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The Ferrari 365 GTB/4 Daytona probably needs little introduction. A Gran Turismo automobile produced from 1968 to 1973, it was first introduced to the public at the Paris Auto Salon in 1968 and replaced the 275 GTB/4. The Daytona was replaced by the mid-engined 365 GT4 Berlinetta Boxer in 1973. Early cars, such as this 1970 example had the plexi-glass front end, before a revised design with pop-up headlights was adopted. The generally accepted total number of Daytonas from the Ferrari club historians is 1,406 over the life of the model. This figure includes 158 right-hand-drive coupés, 122 factory-made spyders (of which 7 are right hand drive), and 15 competition cars in three series with modified lightweight bodies and in various degrees of engine tune. All bodies except the first Pininfarina prototype were produced by Scaglietti As well as the road car, there was a 365 GTB/4C. Three series of client competition cars were built at the factory’s “assistenza clienti” department in Modena. The first were built in 1971 with full aluminium bodies. The second, in early 1972 had steel bodies with aluminium opening panels and extended wheelarches to allow wider wheels and tyres to be fitted. The third, in 19673 were similar but has steel doors. The care were successful in the GT category at Le Mans in 1972 filling the top five positions in their class and they claimed class wins in 1973 and 1974. This is a second series car.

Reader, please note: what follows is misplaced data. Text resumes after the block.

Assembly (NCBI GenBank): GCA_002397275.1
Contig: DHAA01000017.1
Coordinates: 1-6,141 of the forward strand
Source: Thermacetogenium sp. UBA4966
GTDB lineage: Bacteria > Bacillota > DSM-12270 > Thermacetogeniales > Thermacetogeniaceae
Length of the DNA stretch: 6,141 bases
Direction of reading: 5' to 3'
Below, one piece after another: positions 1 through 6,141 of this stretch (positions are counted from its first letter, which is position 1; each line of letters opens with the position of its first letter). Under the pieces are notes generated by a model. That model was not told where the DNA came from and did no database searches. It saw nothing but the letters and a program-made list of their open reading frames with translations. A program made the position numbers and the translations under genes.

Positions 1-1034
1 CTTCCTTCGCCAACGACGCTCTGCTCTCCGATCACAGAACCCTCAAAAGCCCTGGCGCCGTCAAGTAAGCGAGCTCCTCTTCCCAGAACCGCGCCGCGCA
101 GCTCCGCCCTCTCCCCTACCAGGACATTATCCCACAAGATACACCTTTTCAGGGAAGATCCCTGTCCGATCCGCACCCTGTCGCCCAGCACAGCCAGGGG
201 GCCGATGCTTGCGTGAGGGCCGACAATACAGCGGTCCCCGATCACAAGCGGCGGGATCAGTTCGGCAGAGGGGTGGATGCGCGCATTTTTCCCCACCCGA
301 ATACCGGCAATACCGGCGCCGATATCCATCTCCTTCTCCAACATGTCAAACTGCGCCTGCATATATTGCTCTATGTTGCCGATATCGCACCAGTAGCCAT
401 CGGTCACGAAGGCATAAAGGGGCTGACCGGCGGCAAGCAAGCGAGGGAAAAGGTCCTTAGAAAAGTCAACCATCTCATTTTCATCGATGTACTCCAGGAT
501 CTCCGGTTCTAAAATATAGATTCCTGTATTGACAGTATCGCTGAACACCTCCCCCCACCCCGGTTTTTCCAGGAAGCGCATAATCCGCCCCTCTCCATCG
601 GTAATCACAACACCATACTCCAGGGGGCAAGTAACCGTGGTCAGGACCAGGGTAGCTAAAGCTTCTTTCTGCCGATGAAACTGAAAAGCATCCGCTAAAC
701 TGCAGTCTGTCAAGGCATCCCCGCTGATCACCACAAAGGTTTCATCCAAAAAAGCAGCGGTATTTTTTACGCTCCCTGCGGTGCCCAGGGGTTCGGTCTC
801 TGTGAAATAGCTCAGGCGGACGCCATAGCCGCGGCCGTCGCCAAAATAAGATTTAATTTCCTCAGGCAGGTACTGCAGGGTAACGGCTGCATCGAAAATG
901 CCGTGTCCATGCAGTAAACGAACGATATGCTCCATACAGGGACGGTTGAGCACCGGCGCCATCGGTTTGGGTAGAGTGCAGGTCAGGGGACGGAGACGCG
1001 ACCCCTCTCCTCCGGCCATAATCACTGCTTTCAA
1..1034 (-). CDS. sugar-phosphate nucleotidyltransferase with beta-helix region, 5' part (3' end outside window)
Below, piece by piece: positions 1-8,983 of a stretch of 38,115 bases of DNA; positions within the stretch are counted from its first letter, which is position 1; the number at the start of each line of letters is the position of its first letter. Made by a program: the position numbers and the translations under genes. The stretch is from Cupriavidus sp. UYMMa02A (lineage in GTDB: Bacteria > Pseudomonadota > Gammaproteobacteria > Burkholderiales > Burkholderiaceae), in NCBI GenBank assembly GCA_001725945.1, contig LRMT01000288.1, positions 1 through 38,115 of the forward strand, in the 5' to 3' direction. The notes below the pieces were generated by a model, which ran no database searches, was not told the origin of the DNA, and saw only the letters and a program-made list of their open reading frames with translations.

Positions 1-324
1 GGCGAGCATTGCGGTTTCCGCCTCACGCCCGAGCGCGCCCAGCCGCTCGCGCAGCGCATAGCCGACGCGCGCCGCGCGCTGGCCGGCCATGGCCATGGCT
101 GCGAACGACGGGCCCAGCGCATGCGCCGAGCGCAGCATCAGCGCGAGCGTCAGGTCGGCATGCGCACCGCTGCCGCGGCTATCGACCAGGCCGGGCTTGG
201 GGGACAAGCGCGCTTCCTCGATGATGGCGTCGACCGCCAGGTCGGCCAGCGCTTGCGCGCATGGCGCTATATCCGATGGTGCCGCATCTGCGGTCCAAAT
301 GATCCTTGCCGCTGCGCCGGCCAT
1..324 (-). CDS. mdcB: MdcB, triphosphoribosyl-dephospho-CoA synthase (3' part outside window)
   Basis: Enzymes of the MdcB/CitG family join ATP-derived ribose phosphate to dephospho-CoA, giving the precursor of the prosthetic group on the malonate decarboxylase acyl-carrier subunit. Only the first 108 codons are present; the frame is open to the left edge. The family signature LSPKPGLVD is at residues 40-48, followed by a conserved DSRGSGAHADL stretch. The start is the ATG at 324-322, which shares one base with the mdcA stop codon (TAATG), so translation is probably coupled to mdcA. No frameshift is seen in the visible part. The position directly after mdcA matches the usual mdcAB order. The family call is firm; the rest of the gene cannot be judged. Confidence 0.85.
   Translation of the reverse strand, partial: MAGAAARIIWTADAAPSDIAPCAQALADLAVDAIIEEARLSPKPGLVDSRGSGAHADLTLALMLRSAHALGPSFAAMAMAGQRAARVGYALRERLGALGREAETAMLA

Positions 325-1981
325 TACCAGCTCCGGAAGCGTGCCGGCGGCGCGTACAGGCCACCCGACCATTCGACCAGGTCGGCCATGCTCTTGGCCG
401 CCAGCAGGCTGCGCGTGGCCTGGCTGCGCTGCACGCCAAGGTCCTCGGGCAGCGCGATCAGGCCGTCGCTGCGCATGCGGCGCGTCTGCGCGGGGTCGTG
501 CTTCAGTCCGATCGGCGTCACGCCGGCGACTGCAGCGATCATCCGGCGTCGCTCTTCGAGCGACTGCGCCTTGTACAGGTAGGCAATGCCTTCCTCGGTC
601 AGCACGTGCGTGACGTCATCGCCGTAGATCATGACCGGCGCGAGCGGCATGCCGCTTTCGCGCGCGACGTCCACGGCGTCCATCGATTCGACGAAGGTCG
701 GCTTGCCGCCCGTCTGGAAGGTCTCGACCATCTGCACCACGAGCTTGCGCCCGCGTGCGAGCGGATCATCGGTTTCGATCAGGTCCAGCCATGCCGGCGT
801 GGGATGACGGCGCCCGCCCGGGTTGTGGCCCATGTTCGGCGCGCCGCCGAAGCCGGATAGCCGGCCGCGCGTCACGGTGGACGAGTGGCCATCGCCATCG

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Top of the Ferrari range from the mid 70s for 10 years was the Berlinetta Boxer, object of many a small child’s intense desire, as I can attest from my own childhood! Production of the Berlinetta Boxer was a major step for Enzo Ferrari. He felt that a mid-engined road car would be too difficult for his buyers to handle, and it took many years for his engineers to convince him to adopt the layout. This attitude began to change as the marque lost its racing dominance in the late 1950s to mid-engined competitors. The mid-engined 6- and 8-cylinder Dino racing cars were the result, and Ferrari later allowed for the production Dino road cars to use the layout as well. The company also moved its V12 engines to the rear with its P and LM racing cars, but the Daytona was launched with its engine in front. It was not until 1970 that a mid-engined 12-cylinder road car would appear. The first “Boxer” was the 365 GT4 BB shown at the 1971 Turin Motor Show. Designed to rival the Lamborghini Miura and the newly developed Lamborghini Countach, it was finally released for sale in 1973 at the Paris Motor Show. 387 were built, of which 88 were right-hand drive (of which 58 were for the UK market), making it the rarest of all Berlinetta Boxers. The Pininfarina-designed body followed the P6 show car with popup headlights. Though it shared its numerical designation with the Daytona, the Boxer was radically different. It was a mid-engined car like the Dino, and the now flat-12 engine was mounted longitudinally rather than transversely. Although referred to as a Boxer, the 180° V12 was not a true boxer engine, but rather a flat engine. It had 380 hp, slightly more than the Daytona. The 365 GT4 BB was updated as the BB 512 in 1976, resurrecting the name of the earlier Ferrari 512 racer. The name 512 referred to the car’s 5 litre, 12 cylinder engine; a deviation from Ferrari’s established practice of naming 12-cylinder road cars (as the 365 BB) after their cylinder displacement. The engine was enlarged to 4943.04 cc, with an increased compression ratio of 9.2:1. Power was slightly down to 360 hp, while a dual plate clutch handled the added torque and eased the pedal effort. Dry sump lubrication prevented oil starvation in hard cornering. The chassis remained unaltered, but wider rear tires (in place of the 365’s equally sized on all four corners) meant the rear track grew 63 mm. External differentiators included a new chin spoiler upfront, incorporated in the bumper. A NACA duct on the side provided cooling for the exhaust system. At the rear there were now twin tail lights and exhaust pipes each side, instead of triple units as on the 365 GT4 BB. 929 BB 512 models were produced. The Bosch K-Jetronic CIS fuel injected BB 512i introduced in 1981 was the last of the series. The fuel injected motor produced cleaner emissions and offered a better balance of performance and daily-driver temperament. External differentiators from the BB 512 besides badging include a change to metric sized wheels and the Michelin TRX metric tyre system, small white running lights in the nose, and red rear fog lamps outboard of the exhaust pipes in the rear valance. 1,007 BB 512i models were produced.